Airflow Security Model

This document describes Airflow’s security model from the perspective of the Airflow user. It is intended to help users understand the security model and make informed decisions about how to deploy and manage Airflow.

If you would like to know how to report security vulnerabilities and how security reports are handled by the security team of Airflow, head to Airflow’s Security Policy.

Airflow security model - user types

The Airflow security model involves different types of users with varying access and capabilities:

While - in smaller installations - all the actions related to Airflow can be performed by a single user, in larger installations it is apparent that there different responsibilities, roles and capabilities that need to be separated.

This is why Airflow has the following user types:

  • Deployment Managers - overall responsible for the Airflow installation, security and configuration

  • Authenticated UI users - users that can access Airflow UI and API and interact with it

  • DAG Authors - responsible for creating DAGs and submitting them to Airflow

You can see more on how the user types influence Airflow’s architecture in Architecture Overview, including, seeing the diagrams of less and more complex deployments.

Deployment Managers

They have the highest level of access and control. They install and configure Airflow, and make decisions about technologies and permissions. They can potentially delete the entire installation and have access to all credentials. Deployment Managers can also decide to keep audits, backups and copies of information outside of Airflow, which are not covered by Airflow’s security model.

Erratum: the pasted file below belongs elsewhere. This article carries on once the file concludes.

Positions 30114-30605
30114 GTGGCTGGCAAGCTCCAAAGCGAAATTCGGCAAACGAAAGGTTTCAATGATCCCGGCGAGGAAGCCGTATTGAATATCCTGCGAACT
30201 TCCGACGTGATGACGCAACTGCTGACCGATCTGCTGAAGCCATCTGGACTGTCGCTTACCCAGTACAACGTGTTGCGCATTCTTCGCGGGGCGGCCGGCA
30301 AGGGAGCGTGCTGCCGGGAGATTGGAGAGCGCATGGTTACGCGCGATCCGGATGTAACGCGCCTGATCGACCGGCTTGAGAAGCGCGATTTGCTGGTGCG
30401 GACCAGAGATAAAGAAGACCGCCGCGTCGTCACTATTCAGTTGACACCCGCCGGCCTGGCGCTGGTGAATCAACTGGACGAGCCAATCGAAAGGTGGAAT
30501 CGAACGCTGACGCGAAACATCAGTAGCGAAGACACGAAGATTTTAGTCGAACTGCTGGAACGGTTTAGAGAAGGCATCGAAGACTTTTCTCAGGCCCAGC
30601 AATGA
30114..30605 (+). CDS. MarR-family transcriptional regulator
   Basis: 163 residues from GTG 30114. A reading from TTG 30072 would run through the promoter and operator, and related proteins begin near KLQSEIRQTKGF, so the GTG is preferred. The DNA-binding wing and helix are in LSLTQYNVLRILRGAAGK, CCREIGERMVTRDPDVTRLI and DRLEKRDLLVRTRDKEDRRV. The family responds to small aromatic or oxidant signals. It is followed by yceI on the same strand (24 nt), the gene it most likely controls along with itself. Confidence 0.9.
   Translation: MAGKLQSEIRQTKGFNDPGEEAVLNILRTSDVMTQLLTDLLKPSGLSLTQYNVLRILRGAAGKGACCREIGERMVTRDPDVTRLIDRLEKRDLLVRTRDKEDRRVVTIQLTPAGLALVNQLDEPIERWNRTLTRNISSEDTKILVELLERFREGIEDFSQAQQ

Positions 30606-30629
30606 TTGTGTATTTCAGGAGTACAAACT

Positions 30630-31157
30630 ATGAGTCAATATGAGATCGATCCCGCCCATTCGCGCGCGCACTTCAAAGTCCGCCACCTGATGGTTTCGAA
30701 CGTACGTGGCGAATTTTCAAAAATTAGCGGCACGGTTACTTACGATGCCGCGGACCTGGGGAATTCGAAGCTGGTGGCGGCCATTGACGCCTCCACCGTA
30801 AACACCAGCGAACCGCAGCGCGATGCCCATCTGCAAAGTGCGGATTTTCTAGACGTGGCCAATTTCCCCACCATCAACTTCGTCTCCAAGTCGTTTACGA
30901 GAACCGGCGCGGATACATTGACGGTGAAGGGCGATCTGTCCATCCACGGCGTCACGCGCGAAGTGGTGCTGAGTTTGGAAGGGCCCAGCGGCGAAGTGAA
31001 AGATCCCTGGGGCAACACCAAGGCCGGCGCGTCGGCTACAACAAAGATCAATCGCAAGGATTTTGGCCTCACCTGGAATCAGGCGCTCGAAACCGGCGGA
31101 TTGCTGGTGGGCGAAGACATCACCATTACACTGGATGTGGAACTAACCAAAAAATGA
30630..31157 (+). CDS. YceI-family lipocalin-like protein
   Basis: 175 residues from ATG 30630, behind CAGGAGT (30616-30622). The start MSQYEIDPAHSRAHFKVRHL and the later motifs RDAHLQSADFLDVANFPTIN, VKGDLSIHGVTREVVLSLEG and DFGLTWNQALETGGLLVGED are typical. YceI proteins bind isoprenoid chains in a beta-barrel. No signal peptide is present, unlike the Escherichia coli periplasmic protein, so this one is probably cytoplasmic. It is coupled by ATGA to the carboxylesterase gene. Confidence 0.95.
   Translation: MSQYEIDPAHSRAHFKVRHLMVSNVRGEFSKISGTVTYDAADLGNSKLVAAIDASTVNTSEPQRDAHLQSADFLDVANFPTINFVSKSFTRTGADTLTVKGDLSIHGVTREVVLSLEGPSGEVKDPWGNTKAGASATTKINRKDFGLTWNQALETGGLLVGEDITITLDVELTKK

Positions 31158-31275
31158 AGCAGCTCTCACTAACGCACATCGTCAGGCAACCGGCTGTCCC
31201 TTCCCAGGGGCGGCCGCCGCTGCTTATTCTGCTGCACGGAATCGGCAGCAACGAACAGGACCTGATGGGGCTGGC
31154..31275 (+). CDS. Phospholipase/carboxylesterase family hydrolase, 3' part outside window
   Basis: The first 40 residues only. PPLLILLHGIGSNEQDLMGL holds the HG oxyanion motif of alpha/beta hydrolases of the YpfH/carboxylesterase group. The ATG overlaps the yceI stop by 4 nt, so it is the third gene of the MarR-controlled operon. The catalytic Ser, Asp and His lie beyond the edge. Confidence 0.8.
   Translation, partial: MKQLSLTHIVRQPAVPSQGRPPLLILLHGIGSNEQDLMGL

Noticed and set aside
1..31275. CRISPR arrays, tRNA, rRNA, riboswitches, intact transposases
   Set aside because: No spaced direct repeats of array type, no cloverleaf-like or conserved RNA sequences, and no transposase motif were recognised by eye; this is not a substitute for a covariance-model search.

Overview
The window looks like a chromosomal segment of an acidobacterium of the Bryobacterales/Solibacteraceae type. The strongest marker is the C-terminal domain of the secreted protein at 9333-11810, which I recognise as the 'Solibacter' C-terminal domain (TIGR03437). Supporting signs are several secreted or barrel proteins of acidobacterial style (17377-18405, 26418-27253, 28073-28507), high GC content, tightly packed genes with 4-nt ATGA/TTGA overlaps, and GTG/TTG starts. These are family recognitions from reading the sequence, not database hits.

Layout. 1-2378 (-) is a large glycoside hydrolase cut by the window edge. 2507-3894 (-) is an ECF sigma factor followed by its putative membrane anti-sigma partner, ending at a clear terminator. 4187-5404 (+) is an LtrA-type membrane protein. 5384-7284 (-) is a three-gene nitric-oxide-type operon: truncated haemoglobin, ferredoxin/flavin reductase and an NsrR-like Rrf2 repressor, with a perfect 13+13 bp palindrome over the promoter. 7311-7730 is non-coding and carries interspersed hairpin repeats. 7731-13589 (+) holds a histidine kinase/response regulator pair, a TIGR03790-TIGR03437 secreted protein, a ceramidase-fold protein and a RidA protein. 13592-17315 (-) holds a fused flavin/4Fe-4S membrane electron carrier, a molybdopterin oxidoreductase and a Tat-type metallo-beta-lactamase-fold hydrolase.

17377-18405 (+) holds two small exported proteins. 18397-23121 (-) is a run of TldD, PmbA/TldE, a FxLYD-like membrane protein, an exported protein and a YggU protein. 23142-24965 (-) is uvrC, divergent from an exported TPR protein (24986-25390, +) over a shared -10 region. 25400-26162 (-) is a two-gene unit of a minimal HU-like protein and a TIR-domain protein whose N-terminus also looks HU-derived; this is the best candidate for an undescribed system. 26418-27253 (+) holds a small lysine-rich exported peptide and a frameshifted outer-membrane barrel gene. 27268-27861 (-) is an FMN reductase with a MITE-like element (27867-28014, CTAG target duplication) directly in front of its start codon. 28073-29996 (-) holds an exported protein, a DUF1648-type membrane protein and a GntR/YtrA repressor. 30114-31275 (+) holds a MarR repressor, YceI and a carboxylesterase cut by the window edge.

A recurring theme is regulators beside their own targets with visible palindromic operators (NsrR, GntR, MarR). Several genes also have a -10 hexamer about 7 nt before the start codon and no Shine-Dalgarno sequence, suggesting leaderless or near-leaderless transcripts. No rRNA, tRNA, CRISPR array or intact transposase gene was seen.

DAG Authors

They can create, modify, and delete DAG files. The code in DAG files is executed on workers and in the DAG File Processor. Note that in the simple deployment configuration, parsing DAGs is executed as a subprocess of the Scheduler process, but with Standalone DAG File Processor deployment managers might separate parsing DAGs from the Scheduler process. Therefore, DAG authors can create and change code executed on workers and the DAG File Processor and potentially access the credentials that the DAG code uses to access external systems. DAG Authors have full access to the metadata database.

Authenticated UI users

They have access to the UI and API. See below for more details on the capabilities authenticated UI users may have.

Non-authenticated UI users

Airflow doesn’t support unauthenticated users by default. If allowed, potential vulnerabilities must be assessed and addressed by the Deployment Manager.

Capabilities of authenticated UI users

The capabilities of Authenticated UI users can vary depending on what roles have been configured by the Deployment Manager or Admin users as well as what permissions those roles have. Permissions on roles can be scoped as tightly as a single DAG, for example, or as broad as Admin. Below are four general categories to help conceptualize some of the capabilities authenticated users may have:

Admin users

They manage and grant permissions to other users, with full access to all UI capabilities. They can potentially execute code on workers by configuring connections and need to be trusted not to abuse these privileges. They have access to sensitive credentials and can modify them. By default, they don’t have access to system-level configuration. They should be trusted not to misuse sensitive information accessible through connection configuration. They also have the ability to create a Webserver Denial of Service situation and should be trusted not to misuse this capability.